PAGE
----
Vote for your favourite acquisition of the year and you could win a luxurious hamper.
2015 has been a year of fantastic acquisitions for the public to enjoy at museums and galleries across the UK. From over 70 works of art that have been acquired with your support, we have picked a shortlist of ten. Vote for your favourite acquisition and you could win a deluxe hamper from Fortnum & Mason.
The poll closes on Friday 4 December at 11.59pm. Please download and read the terms and conditions.
Douglas Gordon, GoMA, Gallery of Modern Art
An archive of 82 works displayed on old-fashioned TV screens by the Turner Prize-winning artist. It will continue to grow with every new work that Gordon makes.
Lorenzo Bartolini, V&A and Scottish National Gallery
Bartolini’s revolutionary and distinctive style can be seen in this sculpture; it is full of fluidity, charm and captures the beauty of nature.
Following his emigration to Edinburgh, these five ivory portraits of the Mackenzie family may be the first ivories the celebrated carver made in Britain.
Paul Strand, V&A and Scottish National Portrait Gallery
Strand’s search for an ideal community that he could capture on camera led him to South Uist. The nine photographs are the first of his Scottish works going into a Scottish public collection.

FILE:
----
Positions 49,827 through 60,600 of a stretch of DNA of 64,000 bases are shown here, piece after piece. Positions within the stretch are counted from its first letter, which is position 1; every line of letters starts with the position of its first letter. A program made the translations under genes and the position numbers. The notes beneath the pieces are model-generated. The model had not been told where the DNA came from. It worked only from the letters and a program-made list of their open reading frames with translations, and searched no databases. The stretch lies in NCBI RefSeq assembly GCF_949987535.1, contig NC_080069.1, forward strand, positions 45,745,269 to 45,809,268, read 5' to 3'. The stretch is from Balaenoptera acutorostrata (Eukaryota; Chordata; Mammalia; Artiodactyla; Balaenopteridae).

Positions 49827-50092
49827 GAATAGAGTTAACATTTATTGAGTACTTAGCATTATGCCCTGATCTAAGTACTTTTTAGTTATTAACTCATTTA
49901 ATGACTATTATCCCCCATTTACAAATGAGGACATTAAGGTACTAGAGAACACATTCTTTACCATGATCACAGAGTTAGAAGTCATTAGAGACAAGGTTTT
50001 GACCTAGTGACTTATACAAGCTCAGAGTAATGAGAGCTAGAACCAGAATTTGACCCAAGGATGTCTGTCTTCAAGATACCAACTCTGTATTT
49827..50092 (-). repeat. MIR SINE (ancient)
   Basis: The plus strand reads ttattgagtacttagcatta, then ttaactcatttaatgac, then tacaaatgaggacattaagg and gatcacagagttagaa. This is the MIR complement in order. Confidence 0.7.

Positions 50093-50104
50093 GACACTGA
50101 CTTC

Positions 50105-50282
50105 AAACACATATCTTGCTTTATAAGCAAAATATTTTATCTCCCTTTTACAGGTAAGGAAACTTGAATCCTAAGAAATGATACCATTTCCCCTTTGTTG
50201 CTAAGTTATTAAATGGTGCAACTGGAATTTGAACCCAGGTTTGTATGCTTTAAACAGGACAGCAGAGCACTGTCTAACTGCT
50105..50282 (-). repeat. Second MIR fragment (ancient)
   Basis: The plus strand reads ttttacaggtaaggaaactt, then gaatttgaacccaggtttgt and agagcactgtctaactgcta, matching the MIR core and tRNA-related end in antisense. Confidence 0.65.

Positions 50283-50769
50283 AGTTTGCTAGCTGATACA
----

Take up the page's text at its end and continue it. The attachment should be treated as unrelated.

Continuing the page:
W H Robinson
Robinson’s imaginative and often comical illustrations depict many aspects of late 19th- and early 20th-century British life.
Depicting Morning, Noon, Evening and Night, the beautiful panels were painted by Corot to decorate the Fontainebleau studios of his fellow-artist Alexandre-Gabriel Decamps.
Dame Barbara Hepworth, Pier Arts Centre
Pier Arts Centre was set up to house the collection of Margaret Gardiner, who was a friend of Barbara Hepworth. This highly symbolic sculpture has been taken by the gallery to its natural home.
Cornelis de Heem, Dyrham Park
One of his finest works, De Heem’s stunning still life reflects on the beauty and power of nature and the vanity of man’s endeavour.
El Greco, Auckland Castle
El Greco broke with tradition by placing two of his contemporaries at the foot of the cross instead of the Virgin and Saint John.
These four angels were commissioned by Cardinal Wolsey, taken by Henry VIII, and hidden in a golf club's country house for decades before being secured by the V&A.